Brazil country overview

The people of Brazil

Geography, People, Culture, and Economic Profile

Brazil information index

Ethnic groups of Brazil

Brazil has historically served as a crucible for a diverse array of cultural influences. Since the era of colonization, the Portuguese-speaking population in Brazil has embraced principles of assimilation and tolerance towards various ethnic groups. The prevalence of intermarriage in Brazil has been notably higher compared to many other European colonies. Nevertheless, it is important to recognize that Brazilian society has not been entirely devoid of ethnic tensions and exploitation. Certain groups have opted to maintain a distinct identity, separate from the broader societal framework.

Individuals of predominantly European ancestry constitute approximately half of Brazil’s demographic makeup, while an increasing proportion of the population is composed of individuals with mixed ethnic heritage. Over two-fifths are classified as mulattoes (people of African and European descent) and mestizos (also referred to as caboclos; individuals of European and Indigenous descent). Those of solely African or Afro-Indigenous lineage represent a smaller fraction, and the segment of the population with Asian heritage is smaller still. Indigenous peoples represent the smallest of the major ethnic categories, yet it is estimated that up to one-third of Brazilians possess Indigenous ancestry.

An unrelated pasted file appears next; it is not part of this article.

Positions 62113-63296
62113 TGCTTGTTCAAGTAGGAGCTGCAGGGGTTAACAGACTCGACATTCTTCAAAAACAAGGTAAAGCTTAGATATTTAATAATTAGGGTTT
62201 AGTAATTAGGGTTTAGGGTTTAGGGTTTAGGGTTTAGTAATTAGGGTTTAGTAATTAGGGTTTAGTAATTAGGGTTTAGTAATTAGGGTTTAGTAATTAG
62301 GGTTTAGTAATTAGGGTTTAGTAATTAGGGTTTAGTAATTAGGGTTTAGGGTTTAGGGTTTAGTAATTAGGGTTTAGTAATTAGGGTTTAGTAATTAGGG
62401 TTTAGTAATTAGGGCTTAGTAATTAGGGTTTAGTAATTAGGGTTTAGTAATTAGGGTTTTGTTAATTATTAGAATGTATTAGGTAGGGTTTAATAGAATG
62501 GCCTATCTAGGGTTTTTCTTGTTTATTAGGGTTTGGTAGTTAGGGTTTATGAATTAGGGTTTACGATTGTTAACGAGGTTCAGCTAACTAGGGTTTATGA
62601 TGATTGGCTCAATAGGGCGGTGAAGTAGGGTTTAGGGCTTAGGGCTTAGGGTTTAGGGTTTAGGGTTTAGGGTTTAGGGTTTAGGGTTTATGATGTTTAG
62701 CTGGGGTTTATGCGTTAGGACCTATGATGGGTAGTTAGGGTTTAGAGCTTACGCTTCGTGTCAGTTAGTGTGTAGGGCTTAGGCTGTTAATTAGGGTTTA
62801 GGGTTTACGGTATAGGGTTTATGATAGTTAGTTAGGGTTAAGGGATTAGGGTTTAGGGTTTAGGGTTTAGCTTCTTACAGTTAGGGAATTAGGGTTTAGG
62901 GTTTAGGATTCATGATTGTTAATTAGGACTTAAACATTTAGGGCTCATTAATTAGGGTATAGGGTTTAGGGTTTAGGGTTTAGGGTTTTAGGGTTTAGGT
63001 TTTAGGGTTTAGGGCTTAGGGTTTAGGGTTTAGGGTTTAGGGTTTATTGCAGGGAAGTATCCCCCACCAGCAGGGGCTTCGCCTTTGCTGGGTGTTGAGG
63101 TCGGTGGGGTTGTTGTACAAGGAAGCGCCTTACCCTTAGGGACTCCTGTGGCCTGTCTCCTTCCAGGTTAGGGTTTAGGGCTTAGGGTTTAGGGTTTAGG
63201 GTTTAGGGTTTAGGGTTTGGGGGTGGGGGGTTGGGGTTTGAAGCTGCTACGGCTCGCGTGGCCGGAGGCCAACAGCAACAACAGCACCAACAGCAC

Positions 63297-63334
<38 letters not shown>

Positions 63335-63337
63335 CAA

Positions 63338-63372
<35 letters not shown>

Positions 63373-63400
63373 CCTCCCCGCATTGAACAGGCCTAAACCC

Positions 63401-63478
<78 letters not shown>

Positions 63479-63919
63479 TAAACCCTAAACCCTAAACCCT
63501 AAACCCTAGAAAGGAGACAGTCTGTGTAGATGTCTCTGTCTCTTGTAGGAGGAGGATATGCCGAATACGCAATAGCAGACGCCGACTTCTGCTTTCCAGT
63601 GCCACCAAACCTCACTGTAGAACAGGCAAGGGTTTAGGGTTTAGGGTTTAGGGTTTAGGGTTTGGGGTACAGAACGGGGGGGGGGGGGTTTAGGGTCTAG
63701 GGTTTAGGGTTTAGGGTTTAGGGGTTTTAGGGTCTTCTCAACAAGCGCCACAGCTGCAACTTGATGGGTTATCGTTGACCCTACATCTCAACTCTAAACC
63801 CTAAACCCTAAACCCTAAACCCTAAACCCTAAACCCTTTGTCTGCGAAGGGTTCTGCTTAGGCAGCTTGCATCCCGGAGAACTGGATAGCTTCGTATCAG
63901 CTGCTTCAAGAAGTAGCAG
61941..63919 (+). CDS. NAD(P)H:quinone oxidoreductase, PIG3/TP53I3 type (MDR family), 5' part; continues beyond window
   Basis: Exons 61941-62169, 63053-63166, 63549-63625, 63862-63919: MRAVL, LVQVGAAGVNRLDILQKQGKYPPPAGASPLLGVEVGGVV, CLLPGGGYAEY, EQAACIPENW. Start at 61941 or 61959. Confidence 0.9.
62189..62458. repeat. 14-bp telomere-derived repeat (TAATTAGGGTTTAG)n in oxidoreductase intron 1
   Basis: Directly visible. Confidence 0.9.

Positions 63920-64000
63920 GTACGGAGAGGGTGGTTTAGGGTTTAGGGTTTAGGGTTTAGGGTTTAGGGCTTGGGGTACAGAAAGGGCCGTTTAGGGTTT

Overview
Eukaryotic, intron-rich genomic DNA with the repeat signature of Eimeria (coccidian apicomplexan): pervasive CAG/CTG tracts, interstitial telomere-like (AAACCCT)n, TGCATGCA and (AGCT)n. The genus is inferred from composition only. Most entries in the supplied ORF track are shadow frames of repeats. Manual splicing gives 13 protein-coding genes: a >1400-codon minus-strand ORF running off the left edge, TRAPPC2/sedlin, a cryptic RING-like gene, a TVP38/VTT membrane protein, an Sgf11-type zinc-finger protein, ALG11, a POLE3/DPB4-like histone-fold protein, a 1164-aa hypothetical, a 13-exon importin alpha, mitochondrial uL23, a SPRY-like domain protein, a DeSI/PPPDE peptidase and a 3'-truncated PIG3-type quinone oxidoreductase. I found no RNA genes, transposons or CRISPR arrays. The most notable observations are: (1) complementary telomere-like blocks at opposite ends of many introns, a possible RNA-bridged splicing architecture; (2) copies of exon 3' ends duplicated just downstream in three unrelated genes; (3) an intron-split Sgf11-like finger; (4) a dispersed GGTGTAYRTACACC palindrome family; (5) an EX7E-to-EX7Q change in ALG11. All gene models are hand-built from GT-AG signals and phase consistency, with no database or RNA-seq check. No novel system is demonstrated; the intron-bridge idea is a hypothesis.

The Afro-Brazilian population, as categorized by external academics, can be further delineated into pardos (mixed ethnicity) and pretos (exclusively African descent), with the latter term typically denoting individuals with the darkest skin tones. The distinction between pardo and preto is primarily based on skin color, though it is often a subjective and self-identified classification. It is observed that many individuals of color may opt to self-identify as pardo, perceiving potential social advantages in doing so.